The gospel of full cemeteries and empty churches.
A sermon of faithfulness preached from six-feet-under.
This article was originally written for Mockingbird.
Have you ever slept next to a cemetery? My wife and I did for nearly twelve months. And there were times when it was as unnerving as it sounds. Regardless what your beliefs are concerning ghosts or zombies, cemeteries represent eerie plots of ground. Especially at night, when it’s foggy, and there’s the howl coyotes in the distance. (That really happened.) I’m not trying to be hyperbolic or anything, but that was all we knew when we first moved to Pennsylvania. Making the move from sunny Florida to rural Pennsylvania brought with it the weighty responsibility of pastoring a church. It also meant living in proximity to a very full cemetery.
(The church to which I was called graciously arranged for my family and I to stay in the on-site parsonage of another church. This act of unmeasured generosity meant that Natalie and I didn’t have to shoulder the added pressure of finalizing housing on top of uprooting our entire lives and adjusting to a new way of life in a new region of the country. But, even still, within that arrangement, we found ourselves sleeping next to neighbors who were all six-feet-under.)
There is something sobering about walking through a graveyard, especially one to which you have no connections. Each step equates to decades of history, of memories, of experience, of life. Each tombstone represents a life fully lived. Passing through the rows of buried souls brings with it an immense existential reality check.
Graveyards aren’t haunted by ghosts, but the long forgotten legacies of the dead. Often cloistered in our own little worlds, we rarely have the bandwidth to entertain the idea that there are others who have needs, desires, hopes, dreams, etc., too. Graveyards unlatch our hearts to at least consider, in the words of Dr. Frasier Crane, that maybe Copernicus was right, and “you are not the center of the universe!” Though jarring, there’s something hopeful about that. Sauntering through a church cemetery and seeing gravestone after gravestone makes my mind wander, speculating about what sort of moments those saints and sinners experienced. If those bones could talk, oh the stories they would tell. Even though many of the grave-markers of our neighbors were of individuals whose lives ended well before the First World War, I like to think of each of them as having lived in ways that are not too dissimilar to our own. And in that way, strolling through the cemetery can be quite sermonic. You see, for me, the hope of a full cemetery is the hope of a padlocked church.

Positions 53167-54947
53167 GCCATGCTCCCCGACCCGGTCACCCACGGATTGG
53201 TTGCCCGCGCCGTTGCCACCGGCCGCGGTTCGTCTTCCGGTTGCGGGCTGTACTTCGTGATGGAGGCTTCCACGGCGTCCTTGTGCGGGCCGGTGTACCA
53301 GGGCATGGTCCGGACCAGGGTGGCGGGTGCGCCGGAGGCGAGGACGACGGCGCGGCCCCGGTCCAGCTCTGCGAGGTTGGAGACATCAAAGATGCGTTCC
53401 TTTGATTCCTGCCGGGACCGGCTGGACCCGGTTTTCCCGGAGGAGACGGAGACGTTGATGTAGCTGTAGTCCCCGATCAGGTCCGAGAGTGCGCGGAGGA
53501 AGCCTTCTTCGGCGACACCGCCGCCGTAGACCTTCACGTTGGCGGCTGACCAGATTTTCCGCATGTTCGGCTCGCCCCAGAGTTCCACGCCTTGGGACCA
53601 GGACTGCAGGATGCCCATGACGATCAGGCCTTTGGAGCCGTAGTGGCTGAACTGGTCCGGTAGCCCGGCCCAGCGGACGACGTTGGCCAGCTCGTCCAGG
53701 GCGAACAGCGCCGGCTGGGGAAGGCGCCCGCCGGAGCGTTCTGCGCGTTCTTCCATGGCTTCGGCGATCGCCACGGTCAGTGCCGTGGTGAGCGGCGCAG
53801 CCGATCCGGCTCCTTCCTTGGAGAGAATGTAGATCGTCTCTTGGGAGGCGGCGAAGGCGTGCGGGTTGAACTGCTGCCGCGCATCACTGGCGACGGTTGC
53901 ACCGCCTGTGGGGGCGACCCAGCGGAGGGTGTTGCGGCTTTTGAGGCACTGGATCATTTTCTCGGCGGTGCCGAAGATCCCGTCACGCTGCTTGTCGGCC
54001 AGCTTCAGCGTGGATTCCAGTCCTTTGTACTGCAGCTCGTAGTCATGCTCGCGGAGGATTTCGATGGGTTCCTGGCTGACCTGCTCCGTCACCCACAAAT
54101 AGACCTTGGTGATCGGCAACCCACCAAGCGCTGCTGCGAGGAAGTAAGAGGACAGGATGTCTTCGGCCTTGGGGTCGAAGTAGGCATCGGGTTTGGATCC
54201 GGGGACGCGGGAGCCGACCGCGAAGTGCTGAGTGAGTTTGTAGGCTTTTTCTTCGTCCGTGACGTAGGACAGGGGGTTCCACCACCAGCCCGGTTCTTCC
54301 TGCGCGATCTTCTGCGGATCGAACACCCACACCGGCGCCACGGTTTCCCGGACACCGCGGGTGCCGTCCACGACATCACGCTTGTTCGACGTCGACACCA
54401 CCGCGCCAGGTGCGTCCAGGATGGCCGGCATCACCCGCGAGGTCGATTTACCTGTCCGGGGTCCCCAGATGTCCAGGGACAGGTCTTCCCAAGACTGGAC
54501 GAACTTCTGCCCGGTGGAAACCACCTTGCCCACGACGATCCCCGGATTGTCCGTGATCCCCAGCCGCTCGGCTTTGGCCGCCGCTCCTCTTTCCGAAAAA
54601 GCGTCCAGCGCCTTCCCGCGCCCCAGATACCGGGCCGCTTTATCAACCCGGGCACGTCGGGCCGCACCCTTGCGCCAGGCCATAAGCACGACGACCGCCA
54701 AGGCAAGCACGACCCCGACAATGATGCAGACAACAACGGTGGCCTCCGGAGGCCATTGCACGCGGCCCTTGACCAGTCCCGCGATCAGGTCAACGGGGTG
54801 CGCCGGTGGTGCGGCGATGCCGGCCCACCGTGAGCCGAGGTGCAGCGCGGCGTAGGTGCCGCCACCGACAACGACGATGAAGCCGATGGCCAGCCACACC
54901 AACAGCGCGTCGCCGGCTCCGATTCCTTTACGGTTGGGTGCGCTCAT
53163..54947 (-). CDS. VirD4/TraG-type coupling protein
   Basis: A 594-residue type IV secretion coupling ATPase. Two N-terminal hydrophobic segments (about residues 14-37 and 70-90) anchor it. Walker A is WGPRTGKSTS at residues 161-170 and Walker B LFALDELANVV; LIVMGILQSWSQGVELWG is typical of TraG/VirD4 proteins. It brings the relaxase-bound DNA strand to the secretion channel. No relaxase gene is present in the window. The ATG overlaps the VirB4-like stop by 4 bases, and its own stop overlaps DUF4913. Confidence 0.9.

There’s a coffee shop a short drive from my house that has become a favorite of mine to meet parishioners, read, and study. And I think it has to do with the atmosphere. You see, this particular coffee shop is housed in an old church building. It is a stirring experience to sip on an espresso in what used to be the sanctuary, the hardwood floors still bearing the evidence that pews used to occupy the space that leather couches and industrial metal tables now inhabit. The halls no longer are privy to bishops and sinners but to baristas and salted caramel macchiatos. Where once the good news of Christ’s reconciliatory death was served up every Lord’s Day now is a place that only serves up medium hot cortados.
A padlocked church ought not make us wholly downcast. Nor should one that is now a café. Because even in the face of those disconsolate changes, there is an element of hope there. It is the same hope which breathes even in places where the dead sleep. Closed churches and full cemeteries stand as monuments to the persistence of the church against the crosswinds of time. The faith of those who’ve long since passed fertilizes the ground upon which our faith thrives. The previous year’s crops, which today look like death, give birth to the seeds of next year’s harvest (John 12:24). Our faith — “the faith which was once delivered unto the saints” (Jude 1:3) — is a faith of death and resurrection. The beloved Robert Capon captures this well in his treatment on The Parables of Grace, writing:
Death and resurrection are the key to the whole mystery of our redemption. We pray in Jesus’ death and resurrection, we are forgiven in Jesus’ death and resurrection, and we forgive others in Jesus’ death and resurrection. If we attempt any of those things while still trying to preserve our life, we will never manage them. They are possible only because we are dead and our life is hid with Christ in God (Col. 3:3). And they can be celebrated by us only if we accept death as the vehicle of our life in him. (71)